The arrangement according to FIG. 4 is essentially identical to that shown in FIG. 3, but the respective steering rods 9 are not coupled to the vehicle body 11, but to the bogie frame 1 that functions as the load bearing implement in this case. The steering rods 9 are also arranged in such a way that they extend upwardly from the coupling point 8 on the wheel carrier 3 to the additional coupling point 10, wherein the steering rods again point to the central part of the vehicle body 11. Here as well, a correspondingly designed bogie is preferably situated underneath the not-shown right section of the vehicle body 11 in the form of a mirror-inverted arrangement. The adjusting function of the steering rods 9 referred to the axle 5 is analogous to that described above with reference to FIGS. 1 and 2. Consequently, the shown wheel 4 on the outer side of the curve and its axle 5 are adjusted toward the next closest end of the respective vehicle body 1 shown at the left and, thus, towards the radial curve alignment when the section of the bogie 1 on the outer side of the curve is subjected to a load. On the not-shown single-axle bogie that is arranged on the right side in a mirror-inverted fashion, the wheel axle is accordingly adjusted toward the adjacent free end of the vehicle body on the right side and, thus, also towards the curve-radial adjustment of the corresponding axle under the same conditions.

According to FIG. 5, the rail vehicle undercarriage again comprises a vehicle body 11 that serves as the load bearing implement and is directly supported on two-armed wheel carriers 3 of a single-axle running gear by means of spring elements 2. The spring elements essentially correspond to the primary springs 2 described with reference to the preceding figures. The steering rods 9 extend upwardly from the coupling point 8 on the respective wheel carrier 3 to the additional coupling point 10 on the vehicle body 11 and point toward the central section of the vehicle box body 11. Another bogie, preferably of identical design but arranged mirror-invertedly, is situated under the vehicle body on the not-shown right end. In this case, the vertical movement of the coupling point 10 directly fixed to the vehicle body 11 is utilized for realizing the turning movement of the axle 5. This vertical movement results from the forces occurring on the vehicle body and the spring characteristics of the spring elements 2 that support the vehicle body 11.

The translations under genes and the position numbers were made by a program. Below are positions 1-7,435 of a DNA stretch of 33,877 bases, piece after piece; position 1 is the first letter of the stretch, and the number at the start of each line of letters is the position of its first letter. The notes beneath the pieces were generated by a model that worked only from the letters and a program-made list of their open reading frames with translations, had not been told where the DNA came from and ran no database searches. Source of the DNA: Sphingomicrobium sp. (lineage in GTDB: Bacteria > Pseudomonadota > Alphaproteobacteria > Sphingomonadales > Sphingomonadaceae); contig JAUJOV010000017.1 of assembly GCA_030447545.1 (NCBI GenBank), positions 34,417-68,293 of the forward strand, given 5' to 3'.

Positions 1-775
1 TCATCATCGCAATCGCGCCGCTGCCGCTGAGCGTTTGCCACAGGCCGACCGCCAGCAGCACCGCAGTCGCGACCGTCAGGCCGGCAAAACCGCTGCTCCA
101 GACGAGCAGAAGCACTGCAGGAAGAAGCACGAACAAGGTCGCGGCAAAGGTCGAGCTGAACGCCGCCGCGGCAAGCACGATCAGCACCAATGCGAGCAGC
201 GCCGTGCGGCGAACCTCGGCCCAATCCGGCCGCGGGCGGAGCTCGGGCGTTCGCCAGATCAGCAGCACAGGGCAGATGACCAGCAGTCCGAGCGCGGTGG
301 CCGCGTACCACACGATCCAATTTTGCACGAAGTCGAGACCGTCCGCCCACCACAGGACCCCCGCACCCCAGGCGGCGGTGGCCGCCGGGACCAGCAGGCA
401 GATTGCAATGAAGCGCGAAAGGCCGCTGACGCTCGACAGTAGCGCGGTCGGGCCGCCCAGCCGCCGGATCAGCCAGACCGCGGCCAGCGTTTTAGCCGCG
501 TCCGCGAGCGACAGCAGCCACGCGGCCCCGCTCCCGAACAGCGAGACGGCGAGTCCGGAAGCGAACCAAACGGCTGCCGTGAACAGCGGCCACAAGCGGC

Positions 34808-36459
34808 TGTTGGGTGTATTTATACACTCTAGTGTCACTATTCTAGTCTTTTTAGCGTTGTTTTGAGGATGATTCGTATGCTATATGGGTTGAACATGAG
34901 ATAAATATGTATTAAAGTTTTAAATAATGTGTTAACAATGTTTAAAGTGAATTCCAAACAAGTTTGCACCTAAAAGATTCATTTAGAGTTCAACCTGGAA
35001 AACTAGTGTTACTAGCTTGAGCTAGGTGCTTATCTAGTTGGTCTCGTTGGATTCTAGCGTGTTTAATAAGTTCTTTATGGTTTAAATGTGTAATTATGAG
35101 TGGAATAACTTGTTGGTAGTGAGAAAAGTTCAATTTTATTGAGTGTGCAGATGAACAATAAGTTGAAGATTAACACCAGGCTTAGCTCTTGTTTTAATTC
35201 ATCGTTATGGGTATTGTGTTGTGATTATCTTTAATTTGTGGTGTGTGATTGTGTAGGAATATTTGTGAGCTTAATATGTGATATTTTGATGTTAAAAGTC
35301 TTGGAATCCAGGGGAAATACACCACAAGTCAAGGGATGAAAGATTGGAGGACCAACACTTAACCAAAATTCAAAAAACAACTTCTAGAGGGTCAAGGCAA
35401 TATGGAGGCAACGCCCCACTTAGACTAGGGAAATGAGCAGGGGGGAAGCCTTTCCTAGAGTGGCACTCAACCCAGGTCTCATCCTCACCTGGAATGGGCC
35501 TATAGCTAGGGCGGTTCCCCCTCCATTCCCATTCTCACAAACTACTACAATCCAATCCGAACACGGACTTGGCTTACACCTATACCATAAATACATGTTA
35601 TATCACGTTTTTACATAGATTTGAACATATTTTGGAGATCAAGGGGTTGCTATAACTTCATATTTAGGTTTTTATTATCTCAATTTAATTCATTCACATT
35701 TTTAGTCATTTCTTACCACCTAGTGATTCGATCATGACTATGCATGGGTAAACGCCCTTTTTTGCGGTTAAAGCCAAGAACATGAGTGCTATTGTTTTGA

Again, in the arrangement shown in FIG. 6, a running gear according to FIG. 5 is arranged underneath the vehicle body 11 that serves as the load bearing implement. However, the steering rod 9 extends downward referred to the plane of wheel contact or the rail 7 from the coupling point 8 on the wheel carrier 3 and is held in the coupling point 10 at a sufficient vertical distance from the rail, the coupling point 10 being arranged on a downwardly directed console 13 that is rigidly connected to the vehicle body 11. In this arrangement, the length of the steering rod 9 on the outer side of the curve measured in the vertical projection is shortened when the vehicle body and consequently the support 13 are lowered on the outer side of the curve, since the inclination of the steering rod 9 caused by the downwardly displaced coupling point 10 is increased with the constant height of the coupling point 8 on the side of the wheel carrier. This subjects the end of the axle 5 which is situated on the outer side of the curve to the required turning movement in the direction toward the right end of the vehicle body 11 and consequently towards the curve-radial adjustment.

In FIG. 7, a two-axle Jacobs bogie is used as the rail vehicle undercarriage according to FIG. 1 between the ends of two vehicle bodies 11. In this case, changes in the loads on both vehicle bodies to be supported largely affect the wheel pairs arranged underneath separately such that the turning movement of the respective wheel pair, in particular, in curve transitions, takes place in accordance with the respective section of the curve the corresponding vehicle body 11 is actually situated in. This results in a total steering angle on the axles 5 which is adapted to the average curve radius.

From FIG. 8 showing an enlarged detail of the region of a wheel 4 and the corresponding steering rod 9 it becomes apparent that, in a top view, the steering rod 9 is aligned parallel to the running direction of the wheel 4.